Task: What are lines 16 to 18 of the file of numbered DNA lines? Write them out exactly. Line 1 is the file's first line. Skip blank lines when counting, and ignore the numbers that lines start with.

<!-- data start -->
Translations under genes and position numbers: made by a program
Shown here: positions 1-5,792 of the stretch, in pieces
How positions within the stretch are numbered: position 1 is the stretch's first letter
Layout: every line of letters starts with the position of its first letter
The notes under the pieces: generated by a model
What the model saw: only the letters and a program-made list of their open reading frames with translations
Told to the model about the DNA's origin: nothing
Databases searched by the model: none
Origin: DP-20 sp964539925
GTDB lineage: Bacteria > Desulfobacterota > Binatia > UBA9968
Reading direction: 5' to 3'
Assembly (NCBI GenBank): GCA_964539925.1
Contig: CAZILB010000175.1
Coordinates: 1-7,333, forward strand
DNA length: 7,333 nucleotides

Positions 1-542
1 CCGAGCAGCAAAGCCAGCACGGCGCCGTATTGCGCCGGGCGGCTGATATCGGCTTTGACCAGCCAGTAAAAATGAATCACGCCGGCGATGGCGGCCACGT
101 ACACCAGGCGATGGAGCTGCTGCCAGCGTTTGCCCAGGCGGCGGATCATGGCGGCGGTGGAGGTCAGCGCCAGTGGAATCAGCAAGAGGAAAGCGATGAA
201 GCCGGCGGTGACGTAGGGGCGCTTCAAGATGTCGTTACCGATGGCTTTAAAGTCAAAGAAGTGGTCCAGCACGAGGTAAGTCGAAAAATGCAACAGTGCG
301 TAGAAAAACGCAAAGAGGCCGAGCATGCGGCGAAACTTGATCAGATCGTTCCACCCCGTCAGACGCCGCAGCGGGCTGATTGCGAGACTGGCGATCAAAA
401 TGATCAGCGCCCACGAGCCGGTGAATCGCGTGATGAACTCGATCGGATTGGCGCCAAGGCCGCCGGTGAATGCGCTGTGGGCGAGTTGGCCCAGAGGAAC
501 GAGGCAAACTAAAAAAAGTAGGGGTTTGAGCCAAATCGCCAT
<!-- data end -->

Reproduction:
Positions 1-542
1 CCGAGCAGCAAAGCCAGCACGGCGCCGTATTGCGCCGGGCGGCTGATATCGGCTTTGACCAGCCAGTAAAAATGAATCACGCCGGCGATGGCGGCCACGT
101 ACACCAGGCGATGGAGCTGCTGCCAGCGTTTGCCCAGGCGGCGGATCATGGCGGCGGTGGAGGTCAGCGCCAGTGGAATCAGCAAGAGGAAAGCGATGAA